A community for students.
Here's the question you clicked on:
 0 viewing
atjari
 3 years ago
Give the formulae for the transformation of the coordinates of a vector. Plssssssss
atjari
 3 years ago
Give the formulae for the transformation of the coordinates of a vector. Plssssssss

This Question is Closed

saljudieh07
 3 years ago
Best ResponseYou've already chosen the best response.0sorry, I have no idea

atjari
 3 years ago
Best ResponseYou've already chosen the best response.0Ha k. Cn any1 else help me.?

bahrom7893
 3 years ago
Best ResponseYou've already chosen the best response.0transformations into what?

dumbcow
 3 years ago
Best ResponseYou've already chosen the best response.0are you talking about linear transformations: R2 > R3 ??

saljudieh07
 3 years ago
Best ResponseYou've already chosen the best response.0does this help? http://en.wikipedia.org/wiki/Transformation_matrix

atjari
 3 years ago
Best ResponseYou've already chosen the best response.0It's a part of a question. Let me type the whole question.

atjari
 3 years ago
Best ResponseYou've already chosen the best response.0Pls see the attachment for the full question.

opiesche
 3 years ago
Best ResponseYou've already chosen the best response.2Part of forming a basis is that the vectors u,v,w have to be linearly independent. That means that each of the vectors can't be a linear combination of the others. So, let's look at the new vectors (let's call them x,y,z) x = u+v y = u+w z = u+v+w If you take any of x,y and z, and linearly combine them, can you end up with another one of x, y or z (hint: you can't)? If not, x, y and z form a basis. As for the second part of the question, are we talking affine transformation? Those are most easily expressed in a matrix, which reduces the transform to a vectormatrix multiply (which itself is just a series of dot products). I'm not sure what formulae are being looked for here, because it depends on the transform asked for. If it's just a rotation, it's relatively simple  you can just build a matrix like so: \[\left[\begin{matrix}\cos \beta \cos \gamma & \cos \alpha \sin \gamma + \sin \alpha \sin \beta \cos \gamma & \sin \alpha \sin \gamma + \cos \alpha \sin \beta \cos \gamma\\ \cos \beta \sin \gamma & \cos \alpha \cos \gamma + \sin \alpha \sin \beta \sin \gamma & \sin \alpha \cos \gamma + \cos \alpha \sin \beta \sin \gamma \\ \sin \beta & \sin \alpha \cos \beta & \cos \alpha \cos \beta\end{matrix}\right]\] where \[\alpha, \beta, \gamma\] are Euler angles (rotations about the X, Y, and Z axes of your coordinate system), respectively. A multiplication of a 3vector with such a matrix would yield a 3vector rotated by the three angles. It follows, that for example to get the transformed xcomponent of the vector v [xyz], you would calculate \[x' = x*cos \beta cos \gamma + y*cos \beta sin \gamma + z*sin \beta \] And do similarly for the y and z components with the second and third column of the matrix. Someone please double check my math here, it's been a while since I've actually built a rotation matrix by hand :P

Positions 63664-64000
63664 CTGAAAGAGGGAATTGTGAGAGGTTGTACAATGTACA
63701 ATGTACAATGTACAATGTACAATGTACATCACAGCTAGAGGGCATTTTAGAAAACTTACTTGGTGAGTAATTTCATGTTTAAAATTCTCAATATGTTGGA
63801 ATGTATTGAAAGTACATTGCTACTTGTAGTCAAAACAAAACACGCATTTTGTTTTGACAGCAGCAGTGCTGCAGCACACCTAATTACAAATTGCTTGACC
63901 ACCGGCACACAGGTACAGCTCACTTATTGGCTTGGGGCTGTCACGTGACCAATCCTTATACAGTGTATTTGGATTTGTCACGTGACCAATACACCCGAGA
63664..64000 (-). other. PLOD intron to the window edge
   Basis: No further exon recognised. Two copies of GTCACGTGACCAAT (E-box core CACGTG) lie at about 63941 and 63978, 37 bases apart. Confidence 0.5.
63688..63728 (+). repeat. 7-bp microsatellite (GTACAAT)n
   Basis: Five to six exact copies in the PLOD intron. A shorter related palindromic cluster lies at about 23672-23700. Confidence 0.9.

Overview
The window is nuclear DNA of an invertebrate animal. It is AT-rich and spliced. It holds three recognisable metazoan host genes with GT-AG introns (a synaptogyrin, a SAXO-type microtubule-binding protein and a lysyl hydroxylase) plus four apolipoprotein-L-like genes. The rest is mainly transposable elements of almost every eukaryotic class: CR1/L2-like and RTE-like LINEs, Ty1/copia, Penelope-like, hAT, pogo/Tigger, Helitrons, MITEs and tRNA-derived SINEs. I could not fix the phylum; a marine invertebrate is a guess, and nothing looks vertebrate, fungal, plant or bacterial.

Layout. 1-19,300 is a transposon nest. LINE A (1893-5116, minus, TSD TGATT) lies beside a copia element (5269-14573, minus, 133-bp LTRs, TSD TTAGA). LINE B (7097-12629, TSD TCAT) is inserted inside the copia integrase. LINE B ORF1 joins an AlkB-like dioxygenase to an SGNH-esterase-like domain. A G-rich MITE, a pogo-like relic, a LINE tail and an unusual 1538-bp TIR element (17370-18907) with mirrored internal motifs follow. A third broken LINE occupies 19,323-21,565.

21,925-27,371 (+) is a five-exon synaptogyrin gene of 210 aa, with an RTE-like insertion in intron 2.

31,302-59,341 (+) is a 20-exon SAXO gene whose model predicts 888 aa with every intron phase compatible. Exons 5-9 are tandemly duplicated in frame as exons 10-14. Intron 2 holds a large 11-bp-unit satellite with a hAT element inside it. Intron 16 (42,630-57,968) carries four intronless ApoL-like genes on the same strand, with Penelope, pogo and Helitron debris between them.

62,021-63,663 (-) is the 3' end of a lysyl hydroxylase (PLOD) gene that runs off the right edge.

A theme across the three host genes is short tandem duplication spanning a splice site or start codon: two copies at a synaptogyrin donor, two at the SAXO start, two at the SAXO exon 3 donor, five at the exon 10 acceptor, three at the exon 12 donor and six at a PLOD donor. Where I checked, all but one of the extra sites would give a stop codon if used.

atjari
 3 years ago
Best ResponseYou've already chosen the best response.0Thanx a lot for this great help.
Ask your own question
Sign UpFind more explanations on OpenStudy
Your question is ready. Sign up for free to start getting answers.
spraguer
(Moderator)
5
→ View Detailed Profile
is replying to Can someone tell me what button the professor is hitting...
23
 Teamwork 19 Teammate
 Problem Solving 19 Hero
 Engagement 19 Mad Hatter
 You have blocked this person.
 ✔ You're a fan Checking fan status...
Thanks for being so helpful in mathematics. If you are getting quality help, make sure you spread the word about OpenStudy.